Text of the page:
In various breeds of the fowl the males and females often differ greatly; and these differences are far from being the same with those which distinguish the two sexes of the parent-species, the Gallus bankiva; and consequently have originated under domestication. In certain sub-varieties of the Game race we have the unusual case of the hens differing from each other more than the cocks. In an Indian breed of a white colour shaded with black, the hens invariably have black skins, and their bones are covered by a black periosteum, whilst the cocks are never or most rarely thus characterised. Pigeons offer a more interesting case; for throughout the whole great family the two sexes do not often differ much; and the males and females of the parent-form, the C. livia, are undistinguishable: yet we have seen that with pouters the male has the characteristic quality of pouting more strongly developed than the female; and in certain sub-varieties the males alone are spotted or striated with black, or otherwise differ in colour. When male and female English carrier-pigeons are exhibited in separate pens, the difference in the development of the wattle over the beak and round the eyes is conspicuous. So that here we have instances of the appearance of secondary sexual characters in the domesticated races of a species in which such differences are naturally quite absent.]

On the other hand, secondary sexual characters which belong to the species in a state of nature are sometimes quite lost, or greatly diminished, under domestication. We see this in the small size of the tusks in our improved breeds of the pig, in comparison with those of the wild boar. There are sub- breeds of fowls, in which the males have lost the fine-flowing tail-feathers and hackles; and others in which there is no difference in colour between the two sexes. In some cases the barred plumage, which in gallinaceous birds is commonly the attribute of the hen, has been transferred to the cock, as in the cuckoo sub-breeds. In other cases masculine characters have been partly transferred to the female, as with the splendid plumage of the golden-spangled Hamburgh hen, the enlarged comb of the Spanish hen, the pugnacious disposition of the Game hen, and as in the well-developed spurs which occasionally appear in the hens of various breeds. In Polish fowls both sexes are ornamented with a topknot, that of the male being formed of hackle-like feathers, and this is a new male character in the genus Gallus. On the whole, as far as I can judge, new characters are more apt to appear in the males of our domesticated animals than in the females (14/29. I have given in my 'Descent of Man' 2nd edition page 223 sufficient evidence that male animals are usually more variable than the females.), and afterwards to be inherited exclusively or more strongly by the males. Finally, in accordance with the principle of inheritance as limited by sex, the preservation and augmentation of secondary sexual characters in natural species offers no especial difficulty, as this would follow through that form of selection which I have called sexual selection.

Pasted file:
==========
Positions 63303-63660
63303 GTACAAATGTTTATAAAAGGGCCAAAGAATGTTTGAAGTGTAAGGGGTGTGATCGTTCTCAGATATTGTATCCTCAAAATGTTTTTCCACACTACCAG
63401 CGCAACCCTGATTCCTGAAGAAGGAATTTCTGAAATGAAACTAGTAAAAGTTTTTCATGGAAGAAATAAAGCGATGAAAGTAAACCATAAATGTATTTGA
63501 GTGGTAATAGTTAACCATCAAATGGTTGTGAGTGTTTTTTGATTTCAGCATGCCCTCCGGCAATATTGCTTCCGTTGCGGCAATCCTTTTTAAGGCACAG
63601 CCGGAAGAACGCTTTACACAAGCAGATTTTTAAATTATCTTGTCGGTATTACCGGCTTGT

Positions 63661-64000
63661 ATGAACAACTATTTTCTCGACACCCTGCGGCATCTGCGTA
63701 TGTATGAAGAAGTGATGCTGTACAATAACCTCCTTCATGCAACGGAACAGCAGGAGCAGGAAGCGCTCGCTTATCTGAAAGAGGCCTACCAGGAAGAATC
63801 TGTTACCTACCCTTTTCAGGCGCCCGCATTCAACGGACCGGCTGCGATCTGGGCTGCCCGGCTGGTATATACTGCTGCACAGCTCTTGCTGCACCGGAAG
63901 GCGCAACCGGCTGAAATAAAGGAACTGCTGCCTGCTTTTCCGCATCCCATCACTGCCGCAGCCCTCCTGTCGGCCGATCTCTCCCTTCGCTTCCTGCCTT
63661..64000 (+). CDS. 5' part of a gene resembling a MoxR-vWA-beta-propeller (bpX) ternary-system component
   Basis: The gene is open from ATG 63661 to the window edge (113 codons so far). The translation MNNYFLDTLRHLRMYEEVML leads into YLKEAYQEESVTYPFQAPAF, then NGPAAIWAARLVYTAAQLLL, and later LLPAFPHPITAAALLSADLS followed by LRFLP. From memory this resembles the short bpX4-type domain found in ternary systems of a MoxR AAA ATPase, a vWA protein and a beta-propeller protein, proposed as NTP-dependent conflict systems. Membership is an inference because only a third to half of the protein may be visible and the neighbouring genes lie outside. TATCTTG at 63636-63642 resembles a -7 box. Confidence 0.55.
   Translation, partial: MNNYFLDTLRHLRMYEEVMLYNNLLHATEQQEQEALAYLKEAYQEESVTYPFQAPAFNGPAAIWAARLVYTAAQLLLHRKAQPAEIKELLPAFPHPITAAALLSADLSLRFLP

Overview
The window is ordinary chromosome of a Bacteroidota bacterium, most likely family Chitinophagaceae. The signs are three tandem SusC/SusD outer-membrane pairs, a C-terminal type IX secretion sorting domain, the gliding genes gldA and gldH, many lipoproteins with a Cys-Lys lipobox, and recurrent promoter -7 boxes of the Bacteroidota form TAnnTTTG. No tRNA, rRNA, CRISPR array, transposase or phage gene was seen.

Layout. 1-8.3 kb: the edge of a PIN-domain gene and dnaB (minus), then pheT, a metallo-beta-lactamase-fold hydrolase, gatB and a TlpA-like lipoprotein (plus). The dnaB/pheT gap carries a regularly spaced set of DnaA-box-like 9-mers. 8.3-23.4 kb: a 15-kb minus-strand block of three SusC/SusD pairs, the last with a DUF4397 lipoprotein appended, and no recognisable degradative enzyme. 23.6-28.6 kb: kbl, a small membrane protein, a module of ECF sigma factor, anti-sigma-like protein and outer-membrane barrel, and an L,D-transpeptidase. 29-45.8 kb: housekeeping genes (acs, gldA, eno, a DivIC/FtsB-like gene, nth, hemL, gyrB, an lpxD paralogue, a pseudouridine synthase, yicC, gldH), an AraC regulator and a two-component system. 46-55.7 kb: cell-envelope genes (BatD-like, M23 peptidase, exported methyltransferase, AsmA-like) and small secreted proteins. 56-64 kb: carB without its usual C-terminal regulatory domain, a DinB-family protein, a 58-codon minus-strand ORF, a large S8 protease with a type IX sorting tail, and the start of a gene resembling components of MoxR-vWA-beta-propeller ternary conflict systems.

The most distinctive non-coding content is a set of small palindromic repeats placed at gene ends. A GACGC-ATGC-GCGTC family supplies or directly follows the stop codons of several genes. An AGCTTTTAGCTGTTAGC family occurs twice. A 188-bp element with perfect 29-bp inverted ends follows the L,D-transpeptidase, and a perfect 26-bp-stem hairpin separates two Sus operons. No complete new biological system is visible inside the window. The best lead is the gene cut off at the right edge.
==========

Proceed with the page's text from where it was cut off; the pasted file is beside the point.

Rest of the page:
This is an important subject. Since the publication of my 'Origin of Species' I have seen no reason to doubt the truth of the explanation there given of one of the most remarkable facts in biology, namely, the difference between the embryo and the adult animal. The explanation is, that variations do not necessarily or generally occur at a very early period of embryonic growth, and that such variations are inherited at a corresponding age. As a consequence of this the embryo, even after the parent-form has undergone great modification, is left only slightly modified; and the embryos of widely-different animals which are descended from a common progenitor remain in many important respects like one another and probably like their common progenitor. We can thus understand why embryology throws a flood of light on the natural system of classification, as this ought to be as far as possible genealogical.

Charles Darwin

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